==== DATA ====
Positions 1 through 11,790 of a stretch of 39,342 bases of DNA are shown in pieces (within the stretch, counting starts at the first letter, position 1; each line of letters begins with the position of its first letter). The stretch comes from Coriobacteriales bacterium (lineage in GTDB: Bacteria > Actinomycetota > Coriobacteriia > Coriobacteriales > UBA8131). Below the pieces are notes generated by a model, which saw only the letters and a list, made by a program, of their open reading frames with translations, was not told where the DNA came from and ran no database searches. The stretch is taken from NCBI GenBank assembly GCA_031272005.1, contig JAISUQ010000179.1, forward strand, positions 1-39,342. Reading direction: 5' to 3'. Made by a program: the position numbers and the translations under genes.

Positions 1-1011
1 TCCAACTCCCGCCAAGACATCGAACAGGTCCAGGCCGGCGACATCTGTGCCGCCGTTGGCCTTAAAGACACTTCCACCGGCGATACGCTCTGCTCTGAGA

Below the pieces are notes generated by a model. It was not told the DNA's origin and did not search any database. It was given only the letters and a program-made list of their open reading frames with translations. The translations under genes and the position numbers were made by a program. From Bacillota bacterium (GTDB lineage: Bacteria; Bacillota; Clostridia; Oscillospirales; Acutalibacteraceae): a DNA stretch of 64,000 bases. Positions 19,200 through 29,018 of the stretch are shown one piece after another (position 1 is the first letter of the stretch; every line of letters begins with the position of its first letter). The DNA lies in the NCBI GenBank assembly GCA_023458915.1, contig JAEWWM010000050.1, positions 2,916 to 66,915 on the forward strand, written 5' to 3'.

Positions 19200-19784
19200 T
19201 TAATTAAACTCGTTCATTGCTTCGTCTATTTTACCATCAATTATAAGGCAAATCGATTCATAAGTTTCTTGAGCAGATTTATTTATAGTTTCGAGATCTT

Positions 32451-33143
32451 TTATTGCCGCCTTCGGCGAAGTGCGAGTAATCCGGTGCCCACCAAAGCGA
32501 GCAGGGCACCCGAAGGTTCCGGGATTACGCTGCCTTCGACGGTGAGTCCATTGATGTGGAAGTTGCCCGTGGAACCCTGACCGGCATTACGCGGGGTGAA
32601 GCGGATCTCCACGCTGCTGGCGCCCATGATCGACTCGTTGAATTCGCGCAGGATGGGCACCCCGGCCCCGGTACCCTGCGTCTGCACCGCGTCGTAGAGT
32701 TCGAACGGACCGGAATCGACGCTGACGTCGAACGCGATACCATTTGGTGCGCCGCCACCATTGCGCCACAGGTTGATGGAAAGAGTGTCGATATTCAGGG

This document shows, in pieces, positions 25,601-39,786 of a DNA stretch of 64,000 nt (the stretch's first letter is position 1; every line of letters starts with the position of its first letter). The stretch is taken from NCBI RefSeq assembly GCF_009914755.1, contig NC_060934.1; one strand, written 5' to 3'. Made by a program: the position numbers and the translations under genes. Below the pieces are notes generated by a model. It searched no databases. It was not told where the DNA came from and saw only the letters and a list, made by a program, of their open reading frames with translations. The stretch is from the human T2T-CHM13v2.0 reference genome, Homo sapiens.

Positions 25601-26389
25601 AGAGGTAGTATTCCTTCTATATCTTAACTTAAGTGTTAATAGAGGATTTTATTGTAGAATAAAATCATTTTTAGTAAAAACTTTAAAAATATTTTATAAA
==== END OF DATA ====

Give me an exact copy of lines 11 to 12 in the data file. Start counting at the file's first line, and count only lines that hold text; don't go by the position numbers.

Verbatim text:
32601 GCGGATCTCCACGCTGCTGGCGCCCATGATCGACTCGTTGAATTCGCGCAGGATGGGCACCCCGGCCCCGGTACCCTGCGTCTGCACCGCGTCGTAGAGT
32701 TCGAACGGACCGGAATCGACGCTGACGTCGAACGCGATACCATTTGGTGCGCCGCCACCATTGCGCCACAGGTTGATGGAAAGAGTGTCGATATTCAGGG